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Finally, how Crystals-Kyber encryption was breached in detail.



I've been discussing the vulnerabilities of our current math-based encryption methods and the ongoing efforts to strengthen our encryption capabilities for quite some time. Perhaps from the very beginning. However, nothing highlights the challenges of transitioning to the post-quantum era more than the recent breach of Crystals-Kyber. This high-profile breach has left many perplexed and deeply concerned about the overall reliability of math-based encryption. While some still hold onto math-based systems, it's increasingly evident that math-based security in any form is nothing more than complexity, not true provable security.


If you haven't seen the report on how Crystals-Kyber was breached here is a (pdf paper) and it's very clear this is just one of many ways to break this algorithm. Here are some more of my thoughts and things to consider:


The Crumbling Wall of Security

Crystals-Kyber, touted as a stalwart of post-quantum encryption, has long been hailed as an impenetrable wall of granite against the looming threat of quantum computing. Its security relies on what was supposed to be the strength of lattice-based cryptography (linear algebra), which, until now, has remained seemingly unassailable. However, the breach of a fifth-order Crystals-Kyber implementation shatters the illusion of invincibility. It also underscores the challenge - that math is not security.


An Unprecedented Setback

Breaking a fifth-order Crystals-Kyber implementation is not merely a setback; it is a resounding defeat. It underscores the fundamental challenges of relying on mathematical frameworks in an ever-evolving landscape of threats. The breach serves as a stark reminder that even the most advanced encryption methods are susceptible to vulnerabilities, and the consequences of such weaknesses can be catastrophic. A large part is a combination of a static method by which to attack combined with a 'key' that if you understand how it's made can be attacked using many new instruments such as quantum, AI and others. Just as new methods of encryption are surfacing, the ability to breach these technologies using new technology presents the same challenge our math-based systems have had for years. Break the secret (the math), access the data.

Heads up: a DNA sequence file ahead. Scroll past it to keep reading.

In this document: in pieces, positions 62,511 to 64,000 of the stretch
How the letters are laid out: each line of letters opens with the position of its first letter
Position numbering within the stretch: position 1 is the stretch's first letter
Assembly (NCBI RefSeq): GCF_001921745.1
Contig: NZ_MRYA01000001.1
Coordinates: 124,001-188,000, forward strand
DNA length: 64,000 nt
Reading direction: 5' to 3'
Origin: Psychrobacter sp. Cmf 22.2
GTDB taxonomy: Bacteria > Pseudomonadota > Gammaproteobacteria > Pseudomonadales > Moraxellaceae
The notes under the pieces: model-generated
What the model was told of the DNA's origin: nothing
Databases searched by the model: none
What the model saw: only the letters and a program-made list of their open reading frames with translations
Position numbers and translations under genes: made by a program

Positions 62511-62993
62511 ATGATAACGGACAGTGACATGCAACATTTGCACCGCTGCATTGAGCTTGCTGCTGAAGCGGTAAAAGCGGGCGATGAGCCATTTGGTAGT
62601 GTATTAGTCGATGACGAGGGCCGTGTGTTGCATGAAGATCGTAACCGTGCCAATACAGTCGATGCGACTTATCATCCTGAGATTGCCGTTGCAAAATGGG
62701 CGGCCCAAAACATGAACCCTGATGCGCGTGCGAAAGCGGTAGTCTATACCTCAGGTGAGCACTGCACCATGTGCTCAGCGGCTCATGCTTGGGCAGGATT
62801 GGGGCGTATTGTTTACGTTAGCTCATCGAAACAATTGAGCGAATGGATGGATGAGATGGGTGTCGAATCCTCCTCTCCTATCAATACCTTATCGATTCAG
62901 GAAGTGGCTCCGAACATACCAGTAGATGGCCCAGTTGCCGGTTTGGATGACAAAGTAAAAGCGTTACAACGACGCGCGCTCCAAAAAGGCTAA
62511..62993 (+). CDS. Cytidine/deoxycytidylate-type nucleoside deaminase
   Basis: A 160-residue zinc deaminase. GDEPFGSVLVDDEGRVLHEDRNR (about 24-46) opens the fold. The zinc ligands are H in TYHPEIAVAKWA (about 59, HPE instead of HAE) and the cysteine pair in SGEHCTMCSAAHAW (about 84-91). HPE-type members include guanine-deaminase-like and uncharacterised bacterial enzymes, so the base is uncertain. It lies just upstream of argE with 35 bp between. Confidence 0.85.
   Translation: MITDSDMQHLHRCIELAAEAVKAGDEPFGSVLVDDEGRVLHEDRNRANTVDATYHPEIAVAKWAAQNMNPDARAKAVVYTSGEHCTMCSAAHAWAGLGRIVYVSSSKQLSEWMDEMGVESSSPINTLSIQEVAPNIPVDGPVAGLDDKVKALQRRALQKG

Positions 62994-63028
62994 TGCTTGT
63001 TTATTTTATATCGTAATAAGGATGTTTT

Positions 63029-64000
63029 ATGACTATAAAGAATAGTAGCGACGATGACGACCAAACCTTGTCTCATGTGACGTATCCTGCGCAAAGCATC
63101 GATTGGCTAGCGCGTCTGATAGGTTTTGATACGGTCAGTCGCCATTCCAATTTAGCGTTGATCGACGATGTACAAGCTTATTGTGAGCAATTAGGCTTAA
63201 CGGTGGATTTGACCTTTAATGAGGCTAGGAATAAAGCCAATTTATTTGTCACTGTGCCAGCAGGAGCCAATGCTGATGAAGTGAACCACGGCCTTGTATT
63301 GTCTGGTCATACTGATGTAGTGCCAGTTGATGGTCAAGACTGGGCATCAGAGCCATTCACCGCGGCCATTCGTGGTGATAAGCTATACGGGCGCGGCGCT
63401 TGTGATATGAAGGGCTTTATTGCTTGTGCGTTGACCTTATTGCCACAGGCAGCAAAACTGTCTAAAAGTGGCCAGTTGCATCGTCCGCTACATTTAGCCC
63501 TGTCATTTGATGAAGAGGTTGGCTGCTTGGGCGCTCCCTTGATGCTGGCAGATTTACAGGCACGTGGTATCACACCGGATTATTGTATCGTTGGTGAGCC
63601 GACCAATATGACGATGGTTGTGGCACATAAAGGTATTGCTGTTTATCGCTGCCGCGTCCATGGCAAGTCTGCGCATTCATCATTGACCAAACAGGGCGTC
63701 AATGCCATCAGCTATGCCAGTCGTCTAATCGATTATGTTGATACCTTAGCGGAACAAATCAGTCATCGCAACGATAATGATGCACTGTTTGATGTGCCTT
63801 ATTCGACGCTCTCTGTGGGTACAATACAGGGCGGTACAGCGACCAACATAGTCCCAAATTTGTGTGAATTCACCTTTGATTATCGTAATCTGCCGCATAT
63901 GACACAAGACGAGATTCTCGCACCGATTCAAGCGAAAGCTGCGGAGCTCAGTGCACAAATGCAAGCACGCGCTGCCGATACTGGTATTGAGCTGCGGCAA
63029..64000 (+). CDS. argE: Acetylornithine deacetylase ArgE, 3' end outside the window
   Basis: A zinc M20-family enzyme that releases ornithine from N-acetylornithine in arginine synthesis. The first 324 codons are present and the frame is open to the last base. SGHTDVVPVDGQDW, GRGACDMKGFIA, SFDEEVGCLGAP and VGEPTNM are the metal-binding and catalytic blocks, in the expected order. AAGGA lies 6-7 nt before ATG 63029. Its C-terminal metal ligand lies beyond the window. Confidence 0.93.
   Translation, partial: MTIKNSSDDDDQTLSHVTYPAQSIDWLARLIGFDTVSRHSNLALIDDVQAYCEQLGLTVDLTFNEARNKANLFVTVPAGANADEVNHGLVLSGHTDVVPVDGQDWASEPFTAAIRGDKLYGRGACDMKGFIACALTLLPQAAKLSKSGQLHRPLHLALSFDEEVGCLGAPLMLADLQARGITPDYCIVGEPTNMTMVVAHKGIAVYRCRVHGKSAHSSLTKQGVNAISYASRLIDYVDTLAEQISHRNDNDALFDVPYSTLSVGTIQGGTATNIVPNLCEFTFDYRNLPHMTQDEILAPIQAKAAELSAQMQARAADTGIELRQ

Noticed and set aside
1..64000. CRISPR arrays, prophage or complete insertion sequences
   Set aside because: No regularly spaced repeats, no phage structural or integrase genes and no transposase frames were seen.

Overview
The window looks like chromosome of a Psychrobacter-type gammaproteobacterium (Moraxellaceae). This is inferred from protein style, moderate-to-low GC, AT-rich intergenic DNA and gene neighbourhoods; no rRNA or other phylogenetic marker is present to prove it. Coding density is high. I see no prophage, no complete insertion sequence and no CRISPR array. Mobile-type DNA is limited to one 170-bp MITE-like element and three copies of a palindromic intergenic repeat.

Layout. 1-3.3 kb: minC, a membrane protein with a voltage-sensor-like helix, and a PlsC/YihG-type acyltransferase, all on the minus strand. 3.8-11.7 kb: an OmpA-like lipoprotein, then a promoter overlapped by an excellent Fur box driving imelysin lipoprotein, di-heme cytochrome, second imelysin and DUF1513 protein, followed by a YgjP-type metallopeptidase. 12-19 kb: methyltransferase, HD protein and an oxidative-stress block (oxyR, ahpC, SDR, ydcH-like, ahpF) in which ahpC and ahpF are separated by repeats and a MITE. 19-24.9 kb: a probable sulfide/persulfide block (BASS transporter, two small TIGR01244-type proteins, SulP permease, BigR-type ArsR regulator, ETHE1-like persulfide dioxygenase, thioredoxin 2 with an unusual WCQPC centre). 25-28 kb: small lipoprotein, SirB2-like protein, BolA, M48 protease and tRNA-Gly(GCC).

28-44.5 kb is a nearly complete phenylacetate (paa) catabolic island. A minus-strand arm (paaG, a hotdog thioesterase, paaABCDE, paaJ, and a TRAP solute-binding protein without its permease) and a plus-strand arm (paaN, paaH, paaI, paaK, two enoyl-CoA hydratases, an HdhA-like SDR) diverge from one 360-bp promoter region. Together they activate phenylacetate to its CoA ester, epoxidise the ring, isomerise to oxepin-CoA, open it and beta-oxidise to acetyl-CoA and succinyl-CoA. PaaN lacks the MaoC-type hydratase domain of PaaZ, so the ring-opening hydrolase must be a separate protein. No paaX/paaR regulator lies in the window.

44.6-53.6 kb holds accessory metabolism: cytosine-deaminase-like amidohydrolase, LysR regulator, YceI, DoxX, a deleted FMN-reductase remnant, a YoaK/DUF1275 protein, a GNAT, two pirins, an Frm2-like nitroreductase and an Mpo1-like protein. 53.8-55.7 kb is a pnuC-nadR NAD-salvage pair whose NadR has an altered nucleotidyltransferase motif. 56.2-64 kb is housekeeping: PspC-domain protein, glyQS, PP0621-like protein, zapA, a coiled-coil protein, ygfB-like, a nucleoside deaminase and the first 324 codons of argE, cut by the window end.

Quantum Threat Looms Large

While the breach of a fifth-order Crystals-Kyber implementation is alarming on its own, it takes on a more ominous significance in the context of quantum computing. Quantum computers have the potential to obliterate traditional encryption methods, making post-quantum encryption our last line of defense. The recent breach calls into question whether our defenses are strong enough to withstand the impending quantum onslaught. It also echos another concern, right now there is only one form of post-quantum security that has been market tested for several years and that's Secured2. These new algorithms have not had 'market' testing and so far in research are getting breached.


Reevaluating Our Approach

In the aftermath of this unsettling breach, it is imperative that we reassess our data security strategies. Blindly trusting post-quantum encryption, as we once did, is no longer a viable option. It's crucial to acknowledge the vulnerability of the algorithms we depend on and the insecurity of our data. We must explore alternative approaches like Secured2, which not only offers heightened security but also seamlessly integrates with existing standards, even if those encryption algorithms have known vulnerabilities. The fusion of encryption's complexity with the innovations of Secured2 creates an unparalleled level of security that remains impervious to even the most advanced threats, including quantum and AI-based attacks.


The Uncertain Future

As we grapple with the aftermath of this breach, a cloud of uncertainty hangs over the future of data security. The breach involving a fifth-order Crystals-Kyber implementation serves as a stark reminder that even cryptography, once perceived as impervious, is vulnerable in the face of relentless technological advancement. With quantum computing already a reality, we must confront the stark truth that our encryption methods lack the resilience needed to withstand the impending challenges. The only source of comfort lies in the knowledge that Secured2 offers a solution to this predicament, providing a scalable approach to protect our digital future. However, the pressing question remains: Can we move swiftly enough to avert a crypto-apocalypse? It's a concern that weighs heavily on my mind.


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